The Group Conferencing Program operates as a pre-sentence option. Group conferencing aims to help the young person avoid further or more serious offending. The group conferencing process attempts to strengthen the young person’s family and community supports and identifies ways of making amends for the harm caused by the offending behaviour. Group conferencing also gives the victim the opportunity to explain the affect the crime has had on them.
Who is group conferencing for?
Group conferencing is for young people referred by the Children’s Court.
The young person must have:
- pleaded guilty or have been found guilty of offences that do not include sex offences;
- committed offences serious enough to A document issued by a court directing an officer to take certain action. May be a warrant of apprehension, directing that a person be arrested and brought before a court; a warrant of commitment, directing that a person be arrested and imprisoned; a warrant of distress, directing that a person’s goods be seized to satisfy a debt; or a warrant of seizure and sale of real estate. a A non-custodial sentence that is served in the community and which does not involve a prison term. It requires good behaviour and supervision by a probation officer for a specified period. See also intensive correction order (ICO). order, or a youth An order the Children’s Court may impose upon a young person found guilty of an offence. Under this order, the young person will be supervised by a probation officer and will have to obey any other conditions the court imposes upon them. These conditions can be placed on the young person’s parents or persons with whom the young person is living. Also, a supervision order requires a person arguing substantial mental impairment in a serious criminal case to be admitted to a mental institution., or a youth attendance order, or a period of detention to be considered by the court;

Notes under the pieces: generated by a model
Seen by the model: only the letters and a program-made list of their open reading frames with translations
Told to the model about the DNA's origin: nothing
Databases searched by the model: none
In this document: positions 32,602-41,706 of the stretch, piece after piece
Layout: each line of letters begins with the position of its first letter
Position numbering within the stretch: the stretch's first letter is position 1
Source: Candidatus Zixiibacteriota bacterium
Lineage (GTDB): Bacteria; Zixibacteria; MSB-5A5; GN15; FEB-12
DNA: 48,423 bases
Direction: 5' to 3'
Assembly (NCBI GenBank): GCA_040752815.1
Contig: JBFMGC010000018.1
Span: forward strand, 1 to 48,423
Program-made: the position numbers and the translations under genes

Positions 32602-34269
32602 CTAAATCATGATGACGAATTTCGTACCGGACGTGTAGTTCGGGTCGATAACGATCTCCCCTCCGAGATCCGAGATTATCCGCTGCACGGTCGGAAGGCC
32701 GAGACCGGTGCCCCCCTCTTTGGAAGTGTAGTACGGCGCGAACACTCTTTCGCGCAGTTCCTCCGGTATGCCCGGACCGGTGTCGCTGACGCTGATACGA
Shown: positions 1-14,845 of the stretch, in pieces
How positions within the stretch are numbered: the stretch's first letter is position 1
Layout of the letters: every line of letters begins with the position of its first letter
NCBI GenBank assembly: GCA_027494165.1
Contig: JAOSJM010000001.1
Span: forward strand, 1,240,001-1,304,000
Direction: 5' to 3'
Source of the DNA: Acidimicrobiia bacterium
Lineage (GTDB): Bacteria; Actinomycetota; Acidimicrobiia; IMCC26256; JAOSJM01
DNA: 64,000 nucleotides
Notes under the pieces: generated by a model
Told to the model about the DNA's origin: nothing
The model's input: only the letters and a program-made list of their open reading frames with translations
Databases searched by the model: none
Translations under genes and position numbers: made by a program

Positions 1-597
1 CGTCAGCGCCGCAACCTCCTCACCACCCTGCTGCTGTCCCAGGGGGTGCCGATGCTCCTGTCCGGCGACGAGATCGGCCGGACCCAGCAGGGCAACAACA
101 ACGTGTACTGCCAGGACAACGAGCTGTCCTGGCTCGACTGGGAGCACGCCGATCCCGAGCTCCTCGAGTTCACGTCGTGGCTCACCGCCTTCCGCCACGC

- consented to participate;
- been assessed as suitable by a youth justice officer of the DFFH.
Who attends a group conference?
A group conference is attended by:
- the young person;
- their family and/or supports;
- the young person’s legal representative;
- the victim and/or their representative;
- the victim’s family and/or supports;
- the police officer who laid the charge(s);
- community members; and
- the convenor.
What happens at a group conference?
At the conference the participants discuss what happened and agree on an outcome plan, which details what needs to be done to make amends for the harm caused by the A criminal act prohibited by state or commonwealth criminal law. An offence is either a summary offence (minor) or an indictable offence (serious).. The convenor then writes a report that explains what happened in the conference, and this is presented to the Children’s Court.
What are the possible outcomes of a group conference?
Recommendations from the conference could be:
- assistance and support for the young person in such areas as education, skill development, employment and counselling;
- ways of dealing with the offence – this could mean that the young person apologises, pays for all or part of damage caused, or makes a donation.
When deciding on an appropriate sentence, the court will take into account the contents of the group conference outcome plan.